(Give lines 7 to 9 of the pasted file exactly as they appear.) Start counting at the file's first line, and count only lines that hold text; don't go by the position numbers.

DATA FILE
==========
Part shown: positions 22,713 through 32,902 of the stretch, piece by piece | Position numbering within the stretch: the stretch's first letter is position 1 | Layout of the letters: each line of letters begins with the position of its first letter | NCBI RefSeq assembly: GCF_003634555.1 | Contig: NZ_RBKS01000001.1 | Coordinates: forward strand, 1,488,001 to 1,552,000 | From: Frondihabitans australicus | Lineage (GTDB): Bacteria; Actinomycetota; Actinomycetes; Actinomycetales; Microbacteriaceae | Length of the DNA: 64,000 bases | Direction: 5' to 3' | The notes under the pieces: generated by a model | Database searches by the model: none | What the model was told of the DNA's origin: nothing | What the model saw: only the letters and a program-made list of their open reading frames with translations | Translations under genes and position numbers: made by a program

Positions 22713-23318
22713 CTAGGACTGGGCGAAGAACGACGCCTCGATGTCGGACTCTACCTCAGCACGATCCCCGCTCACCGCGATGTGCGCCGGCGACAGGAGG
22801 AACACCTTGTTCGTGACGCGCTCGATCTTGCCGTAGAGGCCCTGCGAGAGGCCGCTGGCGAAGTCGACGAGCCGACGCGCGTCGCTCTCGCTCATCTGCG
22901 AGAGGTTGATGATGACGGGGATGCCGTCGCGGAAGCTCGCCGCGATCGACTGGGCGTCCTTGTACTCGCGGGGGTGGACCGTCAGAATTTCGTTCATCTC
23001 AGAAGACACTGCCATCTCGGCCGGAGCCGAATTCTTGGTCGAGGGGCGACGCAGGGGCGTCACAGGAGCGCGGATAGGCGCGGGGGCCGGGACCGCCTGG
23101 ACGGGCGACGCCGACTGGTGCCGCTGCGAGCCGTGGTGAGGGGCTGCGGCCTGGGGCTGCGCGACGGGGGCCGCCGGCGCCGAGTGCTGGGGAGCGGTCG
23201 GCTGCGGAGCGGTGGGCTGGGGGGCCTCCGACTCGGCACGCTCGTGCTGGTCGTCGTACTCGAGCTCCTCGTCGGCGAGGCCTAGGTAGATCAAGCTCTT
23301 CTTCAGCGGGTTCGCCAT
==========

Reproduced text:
23101 ACGGGCGACGCCGACTGGTGCCGCTGCGAGCCGTGGTGAGGGGCTGCGGCCTGGGGCTGCGCGACGGGGGCCGCCGGCGCCGAGTGCTGGGGAGCGGTCG
23201 GCTGCGGAGCGGTGGGCTGGGGGGCCTCCGACTCGGCACGCTCGTGCTGGTCGTCGTACTCGAGCTCCTCGTCGGCGAGGCCTAGGTAGATCAAGCTCTT
23301 CTTCAGCGGGTTCGCCAT